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TOPIC: Yanagibas and sujihikis

Yanagibas and sujihikis 1 year 8 months ago #6652

  • mark76
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I love making sushi and sashimi, as well as cutting thin slices of meat. Until now I cut these using a petty knife, but I am considering to get a yanagiba or sujihiki.

Nearly everywhere on the net the advice to Westerners is to get a sujihiki rather than a yanagiba, unless you solely want to cut fish. But I wonder why.

As I understand it, a sujihiki is basically a long and thin carving knife. It should be straightforward to sharpen using a WEPS. A yanagiba is aharpened on only one side and has a hollow backing on the other side. I don't know why, but it is supposed to be difficult to sharpen.

Has anyone ever sharpened a yanagiba on a WEPS? Or can you enlighten me more on the differences between yanagibas and sujihikis?
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Re: Yanagibas and sujihikis 1 year 8 months ago #6663

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mark76 wrote:
I love making sushi and sashimi, as well as cutting thin slices of meat. Until now I cut these using a petty knife, but I am considering to get a yanagiba or sujihiki.

Nearly everywhere on the net the advice to Westerners is to get a sujihiki rather than a yanagiba, unless you solely want to cut fish. But I wonder why.

I've read that it's because the sujihiki is closer in style to a western knife, so that a "westerner" would be more likely to buy and use it, and less likely to mess it up. :side:

As I understand it, a sujihiki is basically a long and thin carving knife. It should be straightforward to sharpen using a WEPS. A yanagiba is aharpened on only one side and has a hollow backing on the other side. I don't know why, but it is supposed to be difficult to sharpen.

I don't think they're particularly difficult, just different. I'll use myself as an example, I had no idea about the differences in Japanese style knives until I got into sharpening and started reading about them. If all I knew about was Western style sharpening, and didn't know something as simple as to keep the back - hollow side - flat on the stone, I would have quickly ruined the knife. I've read other examples where sharpeners who didn't know, would try and sharpen the hollow out and make the whole back flat. So I think most of the issues are a lack of understanding.

Has anyone ever sharpened a yanagiba on a WEPS? Or can you enlighten me more on the differences between yanagibas and sujihikis?

I don't know enough to tell you the differences beyond what you already seem to know. Hopefully someone with a bit more expertise will chime in. My initial thought on sharpening a Yanagi style is that it would be easier to sharpen freehand, since the back needs to be kept flat, and the front has a wide enough bevel that angle control isn't as much of an issue. But, I have a Yanagi style knife, when I get a chance I'll try it in the WE, and see what I learn.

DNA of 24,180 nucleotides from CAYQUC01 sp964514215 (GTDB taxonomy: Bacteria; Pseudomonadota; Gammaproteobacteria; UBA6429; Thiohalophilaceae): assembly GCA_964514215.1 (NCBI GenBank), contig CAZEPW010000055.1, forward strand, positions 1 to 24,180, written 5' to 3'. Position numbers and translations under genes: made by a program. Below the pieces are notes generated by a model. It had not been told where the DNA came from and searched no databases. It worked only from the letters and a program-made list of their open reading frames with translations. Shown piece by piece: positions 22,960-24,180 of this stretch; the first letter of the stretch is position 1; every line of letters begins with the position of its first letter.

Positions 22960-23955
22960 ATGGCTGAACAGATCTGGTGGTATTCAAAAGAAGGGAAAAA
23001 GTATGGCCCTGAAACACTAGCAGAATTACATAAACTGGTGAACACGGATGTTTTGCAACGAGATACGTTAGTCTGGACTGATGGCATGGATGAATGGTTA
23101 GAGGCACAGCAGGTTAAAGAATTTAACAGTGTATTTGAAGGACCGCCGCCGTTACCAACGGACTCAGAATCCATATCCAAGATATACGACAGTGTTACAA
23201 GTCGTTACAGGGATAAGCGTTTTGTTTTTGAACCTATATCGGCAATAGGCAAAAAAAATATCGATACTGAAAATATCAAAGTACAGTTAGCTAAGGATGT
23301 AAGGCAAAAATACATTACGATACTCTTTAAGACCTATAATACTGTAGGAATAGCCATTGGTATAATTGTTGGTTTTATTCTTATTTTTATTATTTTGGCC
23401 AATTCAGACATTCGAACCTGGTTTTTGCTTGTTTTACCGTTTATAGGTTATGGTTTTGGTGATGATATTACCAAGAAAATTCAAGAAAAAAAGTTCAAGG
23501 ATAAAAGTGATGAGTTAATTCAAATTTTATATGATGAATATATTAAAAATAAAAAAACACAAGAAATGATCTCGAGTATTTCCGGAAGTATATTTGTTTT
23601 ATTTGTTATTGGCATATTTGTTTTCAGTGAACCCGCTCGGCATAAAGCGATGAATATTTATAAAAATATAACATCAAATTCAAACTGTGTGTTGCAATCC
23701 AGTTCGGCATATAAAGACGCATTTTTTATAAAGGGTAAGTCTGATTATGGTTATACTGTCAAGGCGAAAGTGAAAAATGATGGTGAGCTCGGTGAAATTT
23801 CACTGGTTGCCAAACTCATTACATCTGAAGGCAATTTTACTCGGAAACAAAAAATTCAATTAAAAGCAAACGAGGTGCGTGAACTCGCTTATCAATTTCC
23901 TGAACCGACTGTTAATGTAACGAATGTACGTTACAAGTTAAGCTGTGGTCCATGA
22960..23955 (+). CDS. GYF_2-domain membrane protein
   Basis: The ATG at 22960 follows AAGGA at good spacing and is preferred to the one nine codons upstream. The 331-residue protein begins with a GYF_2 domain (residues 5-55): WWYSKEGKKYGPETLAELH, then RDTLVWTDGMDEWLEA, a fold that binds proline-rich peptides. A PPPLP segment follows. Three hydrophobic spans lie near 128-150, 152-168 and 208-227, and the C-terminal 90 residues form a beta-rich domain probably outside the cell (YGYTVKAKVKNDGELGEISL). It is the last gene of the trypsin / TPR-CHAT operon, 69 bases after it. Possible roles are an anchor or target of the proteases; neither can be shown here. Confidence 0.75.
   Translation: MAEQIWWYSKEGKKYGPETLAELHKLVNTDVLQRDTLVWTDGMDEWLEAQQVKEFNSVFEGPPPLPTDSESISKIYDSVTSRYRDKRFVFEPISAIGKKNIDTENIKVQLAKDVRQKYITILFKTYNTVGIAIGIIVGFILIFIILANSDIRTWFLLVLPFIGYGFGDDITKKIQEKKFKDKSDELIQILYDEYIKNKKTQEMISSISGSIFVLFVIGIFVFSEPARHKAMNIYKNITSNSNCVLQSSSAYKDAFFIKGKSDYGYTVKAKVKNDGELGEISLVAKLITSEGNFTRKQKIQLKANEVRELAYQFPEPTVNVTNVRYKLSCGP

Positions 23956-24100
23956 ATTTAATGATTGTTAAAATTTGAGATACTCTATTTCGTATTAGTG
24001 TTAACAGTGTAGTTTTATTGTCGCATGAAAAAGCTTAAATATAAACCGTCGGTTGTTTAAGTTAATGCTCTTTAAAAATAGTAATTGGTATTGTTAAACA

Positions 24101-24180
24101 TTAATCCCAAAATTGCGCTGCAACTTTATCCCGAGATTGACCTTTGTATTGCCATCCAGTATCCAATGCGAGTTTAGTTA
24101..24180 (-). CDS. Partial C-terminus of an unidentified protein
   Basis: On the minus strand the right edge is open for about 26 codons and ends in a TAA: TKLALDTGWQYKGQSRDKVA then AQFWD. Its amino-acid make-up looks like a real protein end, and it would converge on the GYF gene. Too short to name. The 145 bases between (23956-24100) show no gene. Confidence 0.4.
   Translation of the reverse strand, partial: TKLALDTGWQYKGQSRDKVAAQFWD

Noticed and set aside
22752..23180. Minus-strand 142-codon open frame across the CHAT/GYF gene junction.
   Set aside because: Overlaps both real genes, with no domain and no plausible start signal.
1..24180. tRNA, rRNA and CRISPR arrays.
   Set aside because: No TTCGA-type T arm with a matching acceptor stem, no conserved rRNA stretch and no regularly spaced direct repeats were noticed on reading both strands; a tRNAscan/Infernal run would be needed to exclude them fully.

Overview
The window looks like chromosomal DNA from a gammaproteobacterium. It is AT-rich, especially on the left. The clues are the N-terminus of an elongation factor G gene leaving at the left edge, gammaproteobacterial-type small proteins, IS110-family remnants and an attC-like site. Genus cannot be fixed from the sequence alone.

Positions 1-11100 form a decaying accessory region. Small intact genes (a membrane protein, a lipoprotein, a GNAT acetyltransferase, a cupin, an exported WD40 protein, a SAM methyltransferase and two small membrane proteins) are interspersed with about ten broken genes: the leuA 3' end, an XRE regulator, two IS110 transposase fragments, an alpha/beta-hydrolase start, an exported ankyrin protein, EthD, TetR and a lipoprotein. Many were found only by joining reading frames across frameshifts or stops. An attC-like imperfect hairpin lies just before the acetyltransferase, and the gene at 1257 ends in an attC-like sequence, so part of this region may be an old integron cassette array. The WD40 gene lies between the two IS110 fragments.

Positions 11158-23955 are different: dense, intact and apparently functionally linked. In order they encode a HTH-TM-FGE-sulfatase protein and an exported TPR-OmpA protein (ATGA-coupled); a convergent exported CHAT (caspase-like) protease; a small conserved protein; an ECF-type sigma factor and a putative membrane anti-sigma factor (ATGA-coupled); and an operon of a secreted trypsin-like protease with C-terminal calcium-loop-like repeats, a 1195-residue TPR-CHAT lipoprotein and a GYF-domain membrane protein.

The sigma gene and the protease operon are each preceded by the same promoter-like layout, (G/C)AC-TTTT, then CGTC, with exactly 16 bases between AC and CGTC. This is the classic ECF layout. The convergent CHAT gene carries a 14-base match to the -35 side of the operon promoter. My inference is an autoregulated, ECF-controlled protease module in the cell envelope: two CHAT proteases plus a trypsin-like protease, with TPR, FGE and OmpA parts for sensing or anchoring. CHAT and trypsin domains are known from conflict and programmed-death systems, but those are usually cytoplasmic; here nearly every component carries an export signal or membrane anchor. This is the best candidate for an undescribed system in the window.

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Re: Yanagibas and sujihikis 1 year 8 months ago #6668

  • FredHermann
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Clay has a YouTube video where he is working on some type of Shun cleaver. It's flat/hollow on one side, and a complex double bevel on the other. Take a look, he makes it seem pretty simple, as long as you know ahead of time how to handle the edge.
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Re: Yanagibas and sujihikis 1 year 3 months ago #10241

  • ThomasPrince
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Well I just finished sharpening my first quality knife on the WEPS. It is a Global G7-R which is a deba single bevel(chisel bevel) type knife much like the yanagiba. It was also made for cutting fish. It works well on fish because the forces that are exerted on the blade by the tissue that is being sliced push the blade away from the bevel side. This is an advantage if you are trying to remove the skin from a fish as it keeps the blade edge riding on the skin or on the bones if you are fileting and keeps you blade from wandering into the meat.

These same pressures are a PITA if you are trying to straight cut vegtables or other tissue. Those pressures make your knife wander away from the bevel side in the cut producing a curved variable thickness slice. At least that is my experience.

And by the way the WEPS put a great bevel on my knife I had screwed up so badly on a Tormec years ago. It was unusable. But this new bevel I cleaned up on some 4K and 8K Norton waterstone so that this is now the sharpest knife in the house...and I am just begining!!
Last Edit: 1 year 3 months ago by ThomasPrince.
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Re: Yanagibas and sujihikis 1 year 3 months ago #10248

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ThomasPrince wrote:
And by the way the WEPS put a great bevel on my knife I had screwed up so badly on a Tormec years ago. It was unusable. But this new bevel I cleaned up on some 4K and 8K Norton waterstone so that this is now the sharpest knife in the house...and I am just begining!!

Good to hear! :woohoo:
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